Another Sunday service (2)

We're the same kind of broken

Another Sunday service (2)

By Tomi

Kunle Sanya strolled into the church auditorium after Sunday school and settled in the pastor’s seat. The three years he’s spent pastoring this small church in North Eastern Nigeria had been the most rewarding and fulfilling years of his life.

This was not because the church had experienced a growth spurt like Faith Tabernacle did when he had taken over. In fact, membership had probably dropped, with some members dying in terrorist attacks and others fleeing to safer areas.

But the forty-something church members left, the ones who had nowhere to run to, gave his life meaning. He loved them dearly, and was a friend and confidant to every single one of them. He counseled them, helping them to deal with the horrors they had faced.

However, they also inspired him & strengthened his faith. Because even though they were a people who had been battered by life, by the unending violence around them, they had never lost their faith. People like Musa Lawal whose wife and children had been killed 7 months before in a bomb blast in a neighboring city where they had gone to visit family.

This city was supposed to be safer than the one where they lived but Musa had felt responsible for their and guilty because he couldn’t make the trip, and had escaped dying with them Kunle had been counseling him and helping him deal with all of it and Musa seemed to be slowly, but surely getting his life back together.

Kunle smiled as he saw Musa, Ahmed and John walk into the church building. John was carrying in his arms his six months old baby, Mary, who had fallen asleep in his arms. The 3 men were laughing and talking excitedly and waved as they saw Kunle sitting on the podium.

John was a deacon in the church. He was one of the few church members whose business and family had been virtually untouched by the terrorist attacks. So he had taken in some less-privileged church members into his home and was a benefactor to many other.

The third man, Ahmed, hadn’t had it so easy. His market stall was destroyed by the Joint Task Force (JTF) the previous year. The JTF was an aggregation of the various security agencies of the country and its role was to restore civil order in Northern Nigeria.

Instead, the people feared the JTF almost as much as the terrorists because they were as deadly. They looted, tortured, maimed, raped and killed innocent citizens. They looted half the stalls in the market, including Ahmed’s, and burned them to the ground. Their reason for this was that the market people were harboring terrorists. It was a false accusation, but the people had no one to tell their woes to, and tried to pick up the pieces of their life.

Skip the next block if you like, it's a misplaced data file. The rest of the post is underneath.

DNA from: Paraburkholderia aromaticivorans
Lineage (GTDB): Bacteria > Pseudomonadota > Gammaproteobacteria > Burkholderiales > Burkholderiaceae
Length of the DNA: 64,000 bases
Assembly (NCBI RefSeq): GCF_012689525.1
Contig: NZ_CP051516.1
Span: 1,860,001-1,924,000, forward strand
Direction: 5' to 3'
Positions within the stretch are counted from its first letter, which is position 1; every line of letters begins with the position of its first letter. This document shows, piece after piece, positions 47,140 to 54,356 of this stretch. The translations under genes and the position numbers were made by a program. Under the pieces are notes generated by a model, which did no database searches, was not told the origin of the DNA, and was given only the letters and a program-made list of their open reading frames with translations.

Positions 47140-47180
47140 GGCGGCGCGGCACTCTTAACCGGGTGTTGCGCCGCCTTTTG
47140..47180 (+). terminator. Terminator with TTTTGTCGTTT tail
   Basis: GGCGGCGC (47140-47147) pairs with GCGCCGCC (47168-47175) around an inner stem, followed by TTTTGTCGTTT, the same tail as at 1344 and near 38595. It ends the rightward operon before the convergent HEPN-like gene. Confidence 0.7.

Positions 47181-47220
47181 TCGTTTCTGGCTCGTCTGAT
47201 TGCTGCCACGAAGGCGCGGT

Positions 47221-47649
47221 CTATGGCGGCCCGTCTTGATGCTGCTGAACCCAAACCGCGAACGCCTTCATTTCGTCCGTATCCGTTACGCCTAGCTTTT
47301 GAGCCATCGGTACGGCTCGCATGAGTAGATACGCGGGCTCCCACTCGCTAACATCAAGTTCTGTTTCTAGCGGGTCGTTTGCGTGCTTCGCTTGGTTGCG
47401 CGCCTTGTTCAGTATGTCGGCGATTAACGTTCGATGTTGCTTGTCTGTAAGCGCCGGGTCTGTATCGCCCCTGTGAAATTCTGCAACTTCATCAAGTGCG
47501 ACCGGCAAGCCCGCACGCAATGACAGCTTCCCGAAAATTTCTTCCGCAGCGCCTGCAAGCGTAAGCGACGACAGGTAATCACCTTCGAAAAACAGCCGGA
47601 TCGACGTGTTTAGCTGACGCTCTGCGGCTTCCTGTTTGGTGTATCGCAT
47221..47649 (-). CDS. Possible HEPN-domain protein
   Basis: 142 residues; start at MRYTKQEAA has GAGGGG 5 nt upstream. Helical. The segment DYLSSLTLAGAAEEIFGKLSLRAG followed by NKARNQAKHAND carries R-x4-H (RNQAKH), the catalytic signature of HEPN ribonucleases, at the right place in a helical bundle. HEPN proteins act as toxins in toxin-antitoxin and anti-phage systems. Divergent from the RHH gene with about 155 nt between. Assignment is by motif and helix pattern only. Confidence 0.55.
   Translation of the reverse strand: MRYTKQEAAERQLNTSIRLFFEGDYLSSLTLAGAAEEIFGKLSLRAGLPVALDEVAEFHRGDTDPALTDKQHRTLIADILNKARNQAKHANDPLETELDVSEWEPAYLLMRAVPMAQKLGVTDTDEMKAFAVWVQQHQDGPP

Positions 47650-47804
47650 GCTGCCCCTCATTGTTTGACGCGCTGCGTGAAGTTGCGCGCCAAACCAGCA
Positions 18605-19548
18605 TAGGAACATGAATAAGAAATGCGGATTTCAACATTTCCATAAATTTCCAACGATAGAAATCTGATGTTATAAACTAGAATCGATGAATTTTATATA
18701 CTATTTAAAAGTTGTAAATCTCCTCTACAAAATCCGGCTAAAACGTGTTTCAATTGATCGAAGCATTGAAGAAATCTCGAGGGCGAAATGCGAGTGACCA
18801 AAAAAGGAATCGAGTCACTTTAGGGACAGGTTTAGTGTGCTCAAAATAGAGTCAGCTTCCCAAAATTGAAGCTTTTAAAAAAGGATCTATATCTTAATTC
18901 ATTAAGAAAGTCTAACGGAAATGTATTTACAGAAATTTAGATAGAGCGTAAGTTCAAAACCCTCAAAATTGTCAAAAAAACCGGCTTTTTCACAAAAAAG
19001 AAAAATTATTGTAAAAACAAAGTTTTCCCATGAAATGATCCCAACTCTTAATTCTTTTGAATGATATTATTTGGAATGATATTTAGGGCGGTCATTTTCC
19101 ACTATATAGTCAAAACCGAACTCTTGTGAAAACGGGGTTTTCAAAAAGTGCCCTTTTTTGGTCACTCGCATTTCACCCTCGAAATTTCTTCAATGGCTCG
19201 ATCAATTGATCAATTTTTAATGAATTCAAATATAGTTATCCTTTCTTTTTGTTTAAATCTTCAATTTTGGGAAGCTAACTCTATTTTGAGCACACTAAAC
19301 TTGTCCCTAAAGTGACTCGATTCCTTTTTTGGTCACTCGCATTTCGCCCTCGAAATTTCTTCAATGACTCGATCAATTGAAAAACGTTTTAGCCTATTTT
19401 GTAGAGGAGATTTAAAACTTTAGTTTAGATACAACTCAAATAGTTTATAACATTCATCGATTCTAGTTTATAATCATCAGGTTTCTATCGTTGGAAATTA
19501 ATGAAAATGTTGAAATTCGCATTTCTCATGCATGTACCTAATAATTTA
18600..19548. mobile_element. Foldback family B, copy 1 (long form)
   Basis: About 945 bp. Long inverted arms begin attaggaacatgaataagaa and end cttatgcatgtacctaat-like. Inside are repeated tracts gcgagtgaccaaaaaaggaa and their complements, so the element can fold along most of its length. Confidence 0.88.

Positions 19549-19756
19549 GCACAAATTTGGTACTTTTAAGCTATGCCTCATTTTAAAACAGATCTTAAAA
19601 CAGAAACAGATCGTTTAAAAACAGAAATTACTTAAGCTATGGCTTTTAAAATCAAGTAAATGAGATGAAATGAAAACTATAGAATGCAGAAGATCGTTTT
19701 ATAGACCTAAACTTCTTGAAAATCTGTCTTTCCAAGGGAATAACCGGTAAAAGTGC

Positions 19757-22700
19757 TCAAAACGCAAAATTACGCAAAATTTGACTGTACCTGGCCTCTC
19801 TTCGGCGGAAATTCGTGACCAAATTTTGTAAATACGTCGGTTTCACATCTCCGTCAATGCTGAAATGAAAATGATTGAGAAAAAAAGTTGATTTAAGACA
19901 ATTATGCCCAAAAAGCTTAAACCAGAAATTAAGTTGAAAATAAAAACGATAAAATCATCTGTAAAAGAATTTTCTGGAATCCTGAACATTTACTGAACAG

Ahmed had taken to hawking his wares in a wheel barrow, and he was actually making enough for his family to live on, with some left over. He had told Kunle the week before that his savings for a new market stall would soon be complete and Kunle was glad things were finally looking up for him.

As the 3 men and the sleeping baby settled into a pew at the front of the church, Kunle saw a very thin, disheveled looking girl in oversized clothes walk slowly into the church and he felt a twinge of sadness. She had a dazed look about her, as if she did not now where she was.

Her name was Aminat and she and her twin sister Azeezat lived in John, the deacon’s house. Their mother had died in childbirth and their father had been a very wealthy man. He’d been killed 6 months before in a car bomb. After his death, his family took over his properties and sent the girls away with nothing but the clothes on their backs.

Aminat had become very bitter, angry at the hard hand she had been dealt by fate. Kunle constantly counseled her and tried to help her overcome her bitterness but it did not seem like he was making any headway.

She had obviously come into the church building immediately after her Sunday school class ended without bothering to socialize like she would have in the old days before her father was killed.

He wished she was as strong as her sister who had taken all that had happened to them in stride, and did not allow herself become a victim of circumstances. She was probably still outside the church socializing like she had no care in the world.

Kunle smiled at Aminat as she sat next to the three men and the sleeping baby, and she managed a small smile back at him. He picked up the microphone to announce to everyone still outside socializing to come in so the main service could start.

As he tapped the microphone to see if it was working, he saw a man run into the church through one of the side doors, straight to the front where Kunle, Aminat, John, Ahmed, Musa and little Mary were. He shouted something in Arabic and there was a deafening noise.

The next morning, the newspaper headlines read “Suicide bomber kills 6 inside Redeemed church”.

 

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